Analysis

New York budget legislation enacted amending state tax law

Multistate tax alert | April 14, 2015

This tax alert summarizes the more significant New York State tax law changes included in the new law.

Overview

On April 13, 2015, New York’s Governor Andrew Cuomo signed into law S2009B/A3009B and S2006B/A3006B, referred to generally as “Budget Bills” forming part of the 2015-16 State Budget. This legislation makes technical corrections and other revisions to the New York State tax reform provisions enacted in 2014, and makes changes to certain sales and use tax provisions and other tax laws.

The official legislative record confirms the enactment date of the Budget Bills to be April 13, 2015. As such, any impact from the Budget Bills should be treated as a second quarter event for financial statement purposes for calendar year taxpayers. These law changes are effective as if originally enacted as part of the 2014 Tax Reform, which generally will be for tax years beginning on or after January 1, 2015. In this tax alert we summarize the more significant New York State tax law changes included in the new law.

Download the PDF to read the full tax alert, which includes details about:

  • Changes to sales and use tax provisions
  • Changes to tax credits
  • Information on mobile telecommunication services
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Technical corrections and other revisions

The more significant technical corrections and other revisions to the New York State tax reform provisions enacted in 2014 include the following:

  • Redefining the definition of investment capital as investment in stock that meets the following five criteria:
    • Satisfies the definition of a capital asset under Internal Revenue Code (“I.R.C.”) § 1221 at all times that the taxpayer owned such stock during the taxable year
    • Is held by the taxpayer for investment for more than one year (under the original provision, the required holding period was more than six consecutive months)
    • The disposition of such stock is, or would be, treated by the taxpayer as generating long‐term
      capital gains or losses under the I.R.C.
    • For stock acquired on or after January 1, 2015, at any time after the close of the day in which such stock is acquired, the stock has never been held for sale to customers in the regular course of business; and
    • Before the close of the day on which the stock was acquired, such stock is clearly identified in the taxpayer's records as stock held for investment in the same manner as required under I.R.C. § 1236(a)(1) for the stock of a dealer in securities to be eligible for capital gain treatment (whether or not the taxpayer is a dealer of securities under I.R.C. § 1236); provided, however, that for stock acquired prior to October 1, 2015, that was not subject to I.R.C. § 1236(a)(1), such identification in the taxpayer's records must occur before October 1, 2015.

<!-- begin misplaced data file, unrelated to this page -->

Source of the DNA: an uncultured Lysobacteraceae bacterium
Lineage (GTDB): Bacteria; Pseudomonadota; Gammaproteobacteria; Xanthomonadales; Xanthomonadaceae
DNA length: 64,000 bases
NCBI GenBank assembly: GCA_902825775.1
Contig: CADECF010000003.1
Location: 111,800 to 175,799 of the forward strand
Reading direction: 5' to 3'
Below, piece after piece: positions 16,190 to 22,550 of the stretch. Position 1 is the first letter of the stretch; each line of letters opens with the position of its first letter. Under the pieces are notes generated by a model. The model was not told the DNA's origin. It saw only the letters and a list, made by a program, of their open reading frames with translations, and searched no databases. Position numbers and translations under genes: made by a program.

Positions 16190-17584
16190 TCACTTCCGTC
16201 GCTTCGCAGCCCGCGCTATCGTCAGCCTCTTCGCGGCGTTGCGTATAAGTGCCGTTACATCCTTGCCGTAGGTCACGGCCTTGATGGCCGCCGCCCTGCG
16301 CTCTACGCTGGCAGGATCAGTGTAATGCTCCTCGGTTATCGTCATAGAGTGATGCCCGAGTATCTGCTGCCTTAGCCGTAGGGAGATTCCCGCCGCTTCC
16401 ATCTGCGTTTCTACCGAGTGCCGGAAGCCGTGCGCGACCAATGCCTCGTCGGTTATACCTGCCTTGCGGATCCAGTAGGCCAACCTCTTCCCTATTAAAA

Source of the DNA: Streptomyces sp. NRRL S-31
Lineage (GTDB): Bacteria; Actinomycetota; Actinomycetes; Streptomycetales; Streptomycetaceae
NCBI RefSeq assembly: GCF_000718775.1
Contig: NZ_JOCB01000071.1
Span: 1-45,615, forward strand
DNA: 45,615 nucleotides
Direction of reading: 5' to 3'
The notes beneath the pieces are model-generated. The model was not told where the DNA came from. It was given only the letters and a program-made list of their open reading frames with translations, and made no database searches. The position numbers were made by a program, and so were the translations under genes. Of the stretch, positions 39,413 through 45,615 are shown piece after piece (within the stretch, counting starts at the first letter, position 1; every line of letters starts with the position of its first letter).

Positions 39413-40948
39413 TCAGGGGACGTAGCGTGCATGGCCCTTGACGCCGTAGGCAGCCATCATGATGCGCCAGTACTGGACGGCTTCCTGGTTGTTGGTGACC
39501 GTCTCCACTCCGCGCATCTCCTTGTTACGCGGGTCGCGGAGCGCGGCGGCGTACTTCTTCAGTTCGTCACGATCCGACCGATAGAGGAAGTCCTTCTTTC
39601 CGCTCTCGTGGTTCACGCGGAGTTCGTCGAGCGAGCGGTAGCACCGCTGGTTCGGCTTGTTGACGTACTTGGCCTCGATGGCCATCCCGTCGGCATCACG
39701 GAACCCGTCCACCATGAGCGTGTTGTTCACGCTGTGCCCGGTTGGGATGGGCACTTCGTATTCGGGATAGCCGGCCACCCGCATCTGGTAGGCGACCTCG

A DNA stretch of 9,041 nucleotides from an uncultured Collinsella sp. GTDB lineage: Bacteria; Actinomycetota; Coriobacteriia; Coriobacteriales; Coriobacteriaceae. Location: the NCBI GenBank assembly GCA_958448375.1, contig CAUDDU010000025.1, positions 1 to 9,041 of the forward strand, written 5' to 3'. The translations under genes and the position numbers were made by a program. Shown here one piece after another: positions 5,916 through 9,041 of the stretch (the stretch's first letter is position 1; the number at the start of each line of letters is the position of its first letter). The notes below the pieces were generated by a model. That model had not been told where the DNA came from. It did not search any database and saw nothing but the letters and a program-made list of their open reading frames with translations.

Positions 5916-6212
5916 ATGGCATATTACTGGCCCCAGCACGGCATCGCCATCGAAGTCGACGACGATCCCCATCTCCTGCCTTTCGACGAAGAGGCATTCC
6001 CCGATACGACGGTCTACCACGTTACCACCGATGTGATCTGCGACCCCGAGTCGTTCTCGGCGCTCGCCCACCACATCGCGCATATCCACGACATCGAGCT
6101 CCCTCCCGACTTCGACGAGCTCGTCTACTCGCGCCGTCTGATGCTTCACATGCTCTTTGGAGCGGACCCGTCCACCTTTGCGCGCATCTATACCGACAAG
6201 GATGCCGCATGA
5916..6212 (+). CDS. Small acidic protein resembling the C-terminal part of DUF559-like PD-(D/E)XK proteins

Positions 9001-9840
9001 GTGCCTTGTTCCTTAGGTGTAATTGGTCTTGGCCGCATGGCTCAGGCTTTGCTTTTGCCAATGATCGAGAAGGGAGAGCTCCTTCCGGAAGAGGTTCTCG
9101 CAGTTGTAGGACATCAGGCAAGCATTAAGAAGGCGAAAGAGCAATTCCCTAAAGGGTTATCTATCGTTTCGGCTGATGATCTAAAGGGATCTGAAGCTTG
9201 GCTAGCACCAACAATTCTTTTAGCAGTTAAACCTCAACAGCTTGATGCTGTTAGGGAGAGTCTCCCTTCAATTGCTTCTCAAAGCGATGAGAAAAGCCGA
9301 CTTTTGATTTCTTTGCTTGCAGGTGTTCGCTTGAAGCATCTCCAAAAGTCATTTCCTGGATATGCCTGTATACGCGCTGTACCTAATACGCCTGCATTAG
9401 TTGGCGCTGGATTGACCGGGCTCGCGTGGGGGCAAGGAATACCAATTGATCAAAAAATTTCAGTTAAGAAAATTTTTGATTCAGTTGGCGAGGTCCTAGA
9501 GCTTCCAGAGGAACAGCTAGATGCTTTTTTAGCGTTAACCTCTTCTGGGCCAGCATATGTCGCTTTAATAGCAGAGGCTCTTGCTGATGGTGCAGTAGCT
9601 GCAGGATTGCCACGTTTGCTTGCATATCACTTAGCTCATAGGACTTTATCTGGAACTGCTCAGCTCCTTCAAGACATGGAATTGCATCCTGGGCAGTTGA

• Removing the provision stating that for purposes of determining the requisite holding period of a security to qualify as investment capital, the Commissioner of the New York Department of Taxation and Finance would take into account offsetting positions the taxpayer takes in such security or similar securities.
  • Conforming the related statute addressing the investment capital holding period requirement to provide that if a taxpayer acquires stock that is a capital asset under I.R.C. § 1221 during the taxable year and owns that stock on the last day of the taxable year, it will be presumed, solely for purposes of determining whether that stock should be classified as investment capital after it is acquired, that the taxpayer held that stock for more than one year.
    • Adding that if the taxpayer does not in fact own the stock at the time it actually files its original report for the taxable year in which it acquired such stock, then the presumption in the preceding sentence does not apply and the actual period of ownership would be used to determine whether the stock should be classified as investment capital after it is acquired.
  • Removing the subtraction of hedging losses and expenses from the computation of nontaxable investment income (the original provision essentially would have disallowed those expenses).
  • Adding a limitation on investment income such that if the taxpayer's investment income determined without regard to attributed interest deductions comprises more than eight percent of the taxpayer's entire net income, investment income determined without regard to such interest deductions cannot exceed eight percent of the taxpayer's entire net income (determined on a combined group basis where applicable).
    • Adding that the election to reduce investment income by 40 percent in lieu of interest attribution is revocable (which revocation must be consistent with a revocation of such election in computing exempt CFC income and exempt unitary corporation dividends) and is determined after applying the eight percent limitation noted above.
  • Deleting a provision that permitted the exclusion from entire net income of a New York City refund or credit relating to the New York State stock transfer tax.
  • Clarifying that, for purposes of computing the residential and small business loan subtraction modification for certain community banks and small thrifts, the $8 billion asset qualifying test for a combined group applies if the taxpayer is included in a combined report and the assets of the combined group do not exceed $8 billion and clarifying generally that the modifications for certain community banks and small thrifts do not reduce the numerator and denominator of the apportionment fraction.
  • Clarifying that only unitary group members that meet the ownership test under Article 9-A (more than 50 percent voting power ownership) are considered in applying the aggregate bright-line economic nexus tests. In other words, only the New York receipts of $10,000 or more of unitary group members will be aggregated to determine whether the $1 million or more bright-line nexus threshold is met.